The Ethereum blockchain needs layer 2 systems to help deal with its “shortcomings on cost and throughput,” though those same scaling products could leech revenue from the network as they become “competitive rather than complementary,” crypto exchange Coinbase (COIN) said in a research report Monday.
“It's feasible that layer 2s could become the application layers hosting the bulk of economic activity while Ethereum exists exclusively to store transaction data,” David Duong, head of institutional research at Coinbase, wrote in the report.
A layer 1 network is the base layer, or the underlying infrastructure of a blockchain. Layer 2 refers to a set of off-chain systems or separate blockchains built on top of layer 1s. A decentralized application (dapp) is a digital app that uses blockchain technology to keep users’ data out of the hands of the organizations behind it.
The future of layer 2s could be a “zero-sum game” because the layer 2 that houses the majority of dapps could “power the entirety of the Ethereum ecosystem,” the report said. There is about $68.9 billion in total value locked on Ethereum, compared with $5.2 billion across layer 2s, the report said.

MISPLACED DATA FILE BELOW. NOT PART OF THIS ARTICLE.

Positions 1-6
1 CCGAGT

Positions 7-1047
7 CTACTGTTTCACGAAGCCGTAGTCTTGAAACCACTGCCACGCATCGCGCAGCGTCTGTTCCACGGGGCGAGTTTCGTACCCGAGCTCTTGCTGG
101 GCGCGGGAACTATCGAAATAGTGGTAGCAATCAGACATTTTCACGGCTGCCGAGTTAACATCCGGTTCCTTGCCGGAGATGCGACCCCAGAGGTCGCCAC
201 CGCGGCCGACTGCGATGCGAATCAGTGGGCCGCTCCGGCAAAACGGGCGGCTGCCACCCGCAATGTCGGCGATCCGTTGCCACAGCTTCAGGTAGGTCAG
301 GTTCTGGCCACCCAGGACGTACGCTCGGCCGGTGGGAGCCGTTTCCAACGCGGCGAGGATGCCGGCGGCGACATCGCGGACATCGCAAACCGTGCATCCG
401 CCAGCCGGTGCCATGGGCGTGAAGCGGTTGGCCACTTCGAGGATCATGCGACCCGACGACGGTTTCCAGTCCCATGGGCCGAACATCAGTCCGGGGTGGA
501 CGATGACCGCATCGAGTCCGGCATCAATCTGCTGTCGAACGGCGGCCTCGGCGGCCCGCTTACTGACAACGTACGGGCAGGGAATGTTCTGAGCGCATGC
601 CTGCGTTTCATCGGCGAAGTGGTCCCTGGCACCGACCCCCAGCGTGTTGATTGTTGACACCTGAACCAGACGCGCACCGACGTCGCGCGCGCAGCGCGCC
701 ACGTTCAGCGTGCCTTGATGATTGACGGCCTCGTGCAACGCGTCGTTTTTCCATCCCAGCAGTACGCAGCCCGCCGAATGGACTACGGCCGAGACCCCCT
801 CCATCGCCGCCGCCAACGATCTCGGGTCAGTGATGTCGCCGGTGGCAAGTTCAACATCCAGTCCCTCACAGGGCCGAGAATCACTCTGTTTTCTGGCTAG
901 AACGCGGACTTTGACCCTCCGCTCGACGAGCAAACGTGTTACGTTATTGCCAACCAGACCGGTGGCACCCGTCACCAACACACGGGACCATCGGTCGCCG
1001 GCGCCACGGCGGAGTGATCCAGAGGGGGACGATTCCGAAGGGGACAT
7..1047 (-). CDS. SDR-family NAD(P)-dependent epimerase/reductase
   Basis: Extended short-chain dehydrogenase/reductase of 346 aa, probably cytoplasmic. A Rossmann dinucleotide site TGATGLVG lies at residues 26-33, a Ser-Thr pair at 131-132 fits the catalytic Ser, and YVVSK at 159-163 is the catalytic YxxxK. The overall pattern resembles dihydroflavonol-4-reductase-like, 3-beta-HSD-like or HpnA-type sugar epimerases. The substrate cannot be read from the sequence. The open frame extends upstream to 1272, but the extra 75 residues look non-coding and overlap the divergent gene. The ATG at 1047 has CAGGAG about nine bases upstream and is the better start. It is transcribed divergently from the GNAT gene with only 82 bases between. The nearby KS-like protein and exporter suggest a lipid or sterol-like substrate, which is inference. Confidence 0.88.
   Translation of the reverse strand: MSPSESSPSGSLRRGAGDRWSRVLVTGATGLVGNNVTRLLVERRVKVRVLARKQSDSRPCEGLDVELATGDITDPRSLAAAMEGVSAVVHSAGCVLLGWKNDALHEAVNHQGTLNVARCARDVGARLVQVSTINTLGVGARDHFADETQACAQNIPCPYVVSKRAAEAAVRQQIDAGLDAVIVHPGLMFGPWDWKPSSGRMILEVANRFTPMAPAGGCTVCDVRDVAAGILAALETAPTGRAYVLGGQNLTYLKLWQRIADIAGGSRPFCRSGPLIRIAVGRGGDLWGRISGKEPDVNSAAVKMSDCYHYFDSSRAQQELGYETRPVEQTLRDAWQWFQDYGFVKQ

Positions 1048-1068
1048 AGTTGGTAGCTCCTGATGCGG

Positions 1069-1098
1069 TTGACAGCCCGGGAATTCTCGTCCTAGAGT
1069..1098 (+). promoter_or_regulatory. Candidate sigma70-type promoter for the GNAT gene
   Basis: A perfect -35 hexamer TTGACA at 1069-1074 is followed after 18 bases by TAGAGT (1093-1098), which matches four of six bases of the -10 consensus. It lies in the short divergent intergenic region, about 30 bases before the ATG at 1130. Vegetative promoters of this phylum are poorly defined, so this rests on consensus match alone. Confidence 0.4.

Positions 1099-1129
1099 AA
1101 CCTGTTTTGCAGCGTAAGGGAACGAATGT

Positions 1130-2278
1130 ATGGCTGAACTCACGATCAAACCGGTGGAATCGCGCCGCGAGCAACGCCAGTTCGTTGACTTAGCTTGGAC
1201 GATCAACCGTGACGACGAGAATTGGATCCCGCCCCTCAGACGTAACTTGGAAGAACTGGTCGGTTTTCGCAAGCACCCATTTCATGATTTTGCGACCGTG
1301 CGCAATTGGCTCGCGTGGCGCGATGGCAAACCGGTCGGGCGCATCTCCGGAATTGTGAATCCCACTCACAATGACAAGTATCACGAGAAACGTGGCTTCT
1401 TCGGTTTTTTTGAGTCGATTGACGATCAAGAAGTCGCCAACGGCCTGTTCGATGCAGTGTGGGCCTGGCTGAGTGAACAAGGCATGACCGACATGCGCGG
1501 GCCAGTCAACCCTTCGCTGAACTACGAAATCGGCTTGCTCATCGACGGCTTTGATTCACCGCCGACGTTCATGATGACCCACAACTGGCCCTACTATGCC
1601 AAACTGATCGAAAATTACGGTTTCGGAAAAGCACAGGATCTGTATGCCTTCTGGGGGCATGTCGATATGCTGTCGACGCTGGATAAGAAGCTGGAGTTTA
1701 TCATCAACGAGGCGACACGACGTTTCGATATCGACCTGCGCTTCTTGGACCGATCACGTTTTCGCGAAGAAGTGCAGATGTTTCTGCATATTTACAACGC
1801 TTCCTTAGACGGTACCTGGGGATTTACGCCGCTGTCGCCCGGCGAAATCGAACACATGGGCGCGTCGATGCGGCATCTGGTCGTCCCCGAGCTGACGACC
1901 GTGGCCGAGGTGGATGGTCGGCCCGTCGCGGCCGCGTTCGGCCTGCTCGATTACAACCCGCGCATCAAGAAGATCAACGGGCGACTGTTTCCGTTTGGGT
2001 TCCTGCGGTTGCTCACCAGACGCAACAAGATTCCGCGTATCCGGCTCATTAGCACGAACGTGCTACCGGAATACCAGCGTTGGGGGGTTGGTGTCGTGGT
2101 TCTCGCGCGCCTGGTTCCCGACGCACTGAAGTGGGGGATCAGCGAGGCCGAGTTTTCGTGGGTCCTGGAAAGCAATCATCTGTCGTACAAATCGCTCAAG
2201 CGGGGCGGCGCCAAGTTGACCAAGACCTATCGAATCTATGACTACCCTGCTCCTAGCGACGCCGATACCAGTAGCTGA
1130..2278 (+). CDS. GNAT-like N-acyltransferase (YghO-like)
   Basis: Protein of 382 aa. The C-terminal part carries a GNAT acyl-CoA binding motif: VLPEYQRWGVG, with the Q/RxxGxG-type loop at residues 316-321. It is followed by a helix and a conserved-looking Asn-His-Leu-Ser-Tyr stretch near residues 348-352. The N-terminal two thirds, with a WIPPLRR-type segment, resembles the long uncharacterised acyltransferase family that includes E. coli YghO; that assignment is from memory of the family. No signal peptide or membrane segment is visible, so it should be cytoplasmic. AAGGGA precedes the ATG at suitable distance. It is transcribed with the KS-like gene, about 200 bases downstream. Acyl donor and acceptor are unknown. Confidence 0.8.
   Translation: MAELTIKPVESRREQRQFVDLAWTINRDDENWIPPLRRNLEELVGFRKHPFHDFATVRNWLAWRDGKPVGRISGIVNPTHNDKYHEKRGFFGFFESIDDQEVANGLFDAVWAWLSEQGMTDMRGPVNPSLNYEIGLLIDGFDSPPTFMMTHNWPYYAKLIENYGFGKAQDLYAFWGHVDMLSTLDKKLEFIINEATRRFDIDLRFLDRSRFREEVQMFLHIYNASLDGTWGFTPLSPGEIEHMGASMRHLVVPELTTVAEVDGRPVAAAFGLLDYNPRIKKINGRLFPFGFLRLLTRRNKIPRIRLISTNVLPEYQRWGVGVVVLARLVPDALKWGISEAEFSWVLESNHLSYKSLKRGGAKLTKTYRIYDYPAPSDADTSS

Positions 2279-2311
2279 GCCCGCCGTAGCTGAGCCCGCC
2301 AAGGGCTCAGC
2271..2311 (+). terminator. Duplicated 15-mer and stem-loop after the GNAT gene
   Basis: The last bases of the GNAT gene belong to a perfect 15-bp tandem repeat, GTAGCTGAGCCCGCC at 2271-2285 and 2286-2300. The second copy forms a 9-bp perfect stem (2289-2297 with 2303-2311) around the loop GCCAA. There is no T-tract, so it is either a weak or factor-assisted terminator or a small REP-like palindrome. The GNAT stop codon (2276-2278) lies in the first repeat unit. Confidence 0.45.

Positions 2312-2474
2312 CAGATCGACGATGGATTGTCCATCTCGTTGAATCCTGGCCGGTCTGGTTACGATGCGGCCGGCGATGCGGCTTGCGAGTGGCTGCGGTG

While the TVL in layer 2s is relatively small, the implementation of zero knowledge Ethereum Virtual Machines (zkEVM) is looking more achievable and could lead to “major traction” in layer 2 growth, the note said.
Coinbase says that if more user activity moves to layer 2s and those blockchains need their own tokens to enable transactions, that could reduce the staking yields to Ethereum validators , cutting their revenue. That could reduce staking on the platform and increase the amount of ether (ETH) circulating, potentially damaging the cryptocurrency’s price. A decline in validators could also have a negative impact on the overall security of the network, the report said.
For the time being, transacting on Ethereum's main network will provide a solution for users who need or value “security over speed,” the report said, noting that losses on cross-chain bridge exploits have reached $2 billion this year.
More activity accumulating to an application on layer 2 would reduce congestion and fees on the layer 1 and that could result in better price discovery for ETH, the note said.
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